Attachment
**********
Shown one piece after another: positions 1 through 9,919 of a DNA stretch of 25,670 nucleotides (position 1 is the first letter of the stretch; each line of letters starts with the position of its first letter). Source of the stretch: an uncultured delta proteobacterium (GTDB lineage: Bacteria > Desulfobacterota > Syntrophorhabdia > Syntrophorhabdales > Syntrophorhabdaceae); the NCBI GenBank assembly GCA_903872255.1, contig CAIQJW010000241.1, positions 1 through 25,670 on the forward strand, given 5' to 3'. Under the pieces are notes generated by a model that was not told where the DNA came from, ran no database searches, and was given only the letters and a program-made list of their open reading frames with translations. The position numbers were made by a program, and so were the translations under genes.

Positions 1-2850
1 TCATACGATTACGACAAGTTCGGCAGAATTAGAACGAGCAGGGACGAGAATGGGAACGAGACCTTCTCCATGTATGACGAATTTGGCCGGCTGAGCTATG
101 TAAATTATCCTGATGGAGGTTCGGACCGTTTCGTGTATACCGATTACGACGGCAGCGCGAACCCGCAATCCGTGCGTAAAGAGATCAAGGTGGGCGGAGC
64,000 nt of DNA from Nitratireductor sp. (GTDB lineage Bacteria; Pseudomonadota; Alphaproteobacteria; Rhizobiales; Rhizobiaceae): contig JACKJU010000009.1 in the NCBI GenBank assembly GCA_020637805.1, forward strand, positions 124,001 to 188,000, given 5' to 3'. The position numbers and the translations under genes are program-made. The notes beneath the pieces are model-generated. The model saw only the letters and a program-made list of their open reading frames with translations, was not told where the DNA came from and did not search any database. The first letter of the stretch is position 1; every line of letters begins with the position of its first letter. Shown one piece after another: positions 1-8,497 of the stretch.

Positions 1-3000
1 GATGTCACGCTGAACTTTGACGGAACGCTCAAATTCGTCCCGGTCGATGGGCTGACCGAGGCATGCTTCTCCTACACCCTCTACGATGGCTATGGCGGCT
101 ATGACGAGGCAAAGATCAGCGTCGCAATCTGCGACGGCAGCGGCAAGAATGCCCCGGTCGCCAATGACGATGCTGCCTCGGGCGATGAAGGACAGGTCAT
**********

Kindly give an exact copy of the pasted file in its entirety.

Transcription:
Shown one piece after another: positions 1 through 9,919 of a DNA stretch of 25,670 nucleotides (position 1 is the first letter of the stretch; each line of letters starts with the position of its first letter). Source of the stretch: an uncultured delta proteobacterium (GTDB lineage: Bacteria > Desulfobacterota > Syntrophorhabdia > Syntrophorhabdales > Syntrophorhabdaceae); the NCBI GenBank assembly GCA_903872255.1, contig CAIQJW010000241.1, positions 1 through 25,670 on the forward strand, given 5' to 3'. Under the pieces are notes generated by a model that was not told where the DNA came from, ran no database searches, and was given only the letters and a program-made list of their open reading frames with translations. The position numbers were made by a program, and so were the translations under genes.

Positions 1-2850
1 TCATACGATTACGACAAGTTCGGCAGAATTAGAACGAGCAGGGACGAGAATGGGAACGAGACCTTCTCCATGTATGACGAATTTGGCCGGCTGAGCTATG
101 TAAATTATCCTGATGGAGGTTCGGACCGTTTCGTGTATACCGATTACGACGGCAGCGCGAACCCGCAATCCGTGCGTAAAGAGATCAAGGTGGGCGGAGC
64,000 nt of DNA from Nitratireductor sp. (GTDB lineage Bacteria; Pseudomonadota; Alphaproteobacteria; Rhizobiales; Rhizobiaceae): contig JACKJU010000009.1 in the NCBI GenBank assembly GCA_020637805.1, forward strand, positions 124,001 to 188,000, given 5' to 3'. The position numbers and the translations under genes are program-made. The notes beneath the pieces are model-generated. The model saw only the letters and a program-made list of their open reading frames with translations, was not told where the DNA came from and did not search any database. The first letter of the stretch is position 1; every line of letters begins with the position of its first letter. Shown one piece after another: positions 1-8,497 of the stretch.

Positions 1-3000
1 GATGTCACGCTGAACTTTGACGGAACGCTCAAATTCGTCCCGGTCGATGGGCTGACCGAGGCATGCTTCTCCTACACCCTCTACGATGGCTATGGCGGCT
101 ATGACGAGGCAAAGATCAGCGTCGCAATCTGCGACGGCAGCGGCAAGAATGCCCCGGTCGCCAATGACGATGCTGCCTCGGGCGATGAAGGACAGGTCAT